Bank CEO Discusses Industry Challenges in Central America

Jaime Sosa is CEO of PSosarival Bank and graduated from the Global Executive MBA program at Duke University’s Fuqua School of Business in 2006. He also serves on Fuqua’s Latin America Regional Advisory Board. Sosa says the first thing anyone trying to do business in Central America needs to understand is that it is a very fragmented region: Six countries, all with different business cultures, drivers and legal framework. He says personal relationships are paramount in the industry and take time and effort to develop.

Sosa shares further insights in this Fuqua Q&A.

Q: What challenges are common across the region?

The current environment for countries that are heavily dependent on commodities is extremely challenging, while others have more favorable economic climates. However, a common theme in a lot of countries in the region is bureaucracy, red tape and corruption. One development that we have seen in the last year is the great effort being made across the region to control and prosecute corruption. This will help the long-term development of the region and the growth of business. but right now one must be very careful to choose the right partners and have the right compliance in place to avoid any contingent liabilities.

Q: What makes banking in Central America unique within the continent?

The main difference in the banking industry in Central America as compared to the rest of Latin America is that you have to manage six different regulators and five currencies in such a small region. You have to be very efficient to be able to operate in such an environment. Apart from that, I would say the sophistication of the products and services vary from country to country, Panama being the country with the deepest banking penetration in Central America.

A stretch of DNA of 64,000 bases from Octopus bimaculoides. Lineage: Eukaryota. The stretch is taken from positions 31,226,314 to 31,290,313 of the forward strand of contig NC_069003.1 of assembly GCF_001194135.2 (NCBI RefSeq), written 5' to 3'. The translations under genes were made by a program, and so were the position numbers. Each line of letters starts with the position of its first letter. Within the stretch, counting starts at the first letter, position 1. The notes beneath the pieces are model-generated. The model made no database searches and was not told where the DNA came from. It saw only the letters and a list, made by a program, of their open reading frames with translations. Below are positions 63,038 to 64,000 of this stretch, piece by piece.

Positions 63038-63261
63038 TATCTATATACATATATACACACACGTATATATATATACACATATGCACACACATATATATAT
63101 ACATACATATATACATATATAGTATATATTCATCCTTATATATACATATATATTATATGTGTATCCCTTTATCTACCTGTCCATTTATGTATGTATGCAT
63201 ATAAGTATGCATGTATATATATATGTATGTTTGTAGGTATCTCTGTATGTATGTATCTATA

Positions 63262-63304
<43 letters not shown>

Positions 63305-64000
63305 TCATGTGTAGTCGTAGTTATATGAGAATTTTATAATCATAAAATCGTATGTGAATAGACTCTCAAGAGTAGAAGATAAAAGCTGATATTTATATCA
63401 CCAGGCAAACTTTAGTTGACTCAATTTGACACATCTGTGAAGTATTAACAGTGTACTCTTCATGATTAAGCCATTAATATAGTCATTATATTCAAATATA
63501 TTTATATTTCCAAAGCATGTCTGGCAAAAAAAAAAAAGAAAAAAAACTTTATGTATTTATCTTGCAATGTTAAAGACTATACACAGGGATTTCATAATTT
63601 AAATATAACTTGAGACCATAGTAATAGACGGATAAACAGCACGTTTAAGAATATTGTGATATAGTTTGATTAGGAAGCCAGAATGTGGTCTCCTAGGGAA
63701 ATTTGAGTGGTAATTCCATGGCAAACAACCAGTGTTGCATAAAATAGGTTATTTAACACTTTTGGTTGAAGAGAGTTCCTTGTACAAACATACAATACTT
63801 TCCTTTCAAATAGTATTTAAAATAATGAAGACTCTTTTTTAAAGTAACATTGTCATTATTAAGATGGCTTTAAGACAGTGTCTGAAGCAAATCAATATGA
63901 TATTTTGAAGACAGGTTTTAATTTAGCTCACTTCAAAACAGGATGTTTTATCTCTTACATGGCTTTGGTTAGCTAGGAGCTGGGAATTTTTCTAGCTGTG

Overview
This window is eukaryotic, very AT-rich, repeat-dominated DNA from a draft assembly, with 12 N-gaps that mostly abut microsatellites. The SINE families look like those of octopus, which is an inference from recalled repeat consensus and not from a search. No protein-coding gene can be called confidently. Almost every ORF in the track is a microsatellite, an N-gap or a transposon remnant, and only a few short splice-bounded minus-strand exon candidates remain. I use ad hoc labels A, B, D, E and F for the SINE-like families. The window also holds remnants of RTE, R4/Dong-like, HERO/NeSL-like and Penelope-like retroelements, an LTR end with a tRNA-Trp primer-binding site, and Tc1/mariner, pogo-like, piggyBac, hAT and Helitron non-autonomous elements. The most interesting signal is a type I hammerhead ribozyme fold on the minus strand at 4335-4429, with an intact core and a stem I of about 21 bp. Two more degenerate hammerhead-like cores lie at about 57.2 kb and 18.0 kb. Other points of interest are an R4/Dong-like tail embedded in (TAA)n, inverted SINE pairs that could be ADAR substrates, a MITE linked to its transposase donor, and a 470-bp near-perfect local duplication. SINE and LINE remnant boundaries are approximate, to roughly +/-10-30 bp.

Q: What does the future hold for banking in Central America?

I believe it will become more regional in the future. With large global banks retrenching to their large home markets, local and regional banks will be in a position to capture additional market share. I think the same can be said of most countries in Latin America, where regional champions are starting to capture more market share, with global institutions either leaving or reducing their presence after the financial crisis.

Q: What’s your personal approach to leadership?

My approach is collaborative. It’s important to always be an integral part of your team. You cannot lead from afar. That entails deeps knowledge of all functions of a business and truly becoming an expert on it. I’ve found that the two most important factors for keeping high performance teams engaged and motivated are work environment and empowerment. When teams feel they can have an impact they respond well. From my experience, the key qualities of being an effective leader are honesty, clear communication, commitment, delegation and confidence.

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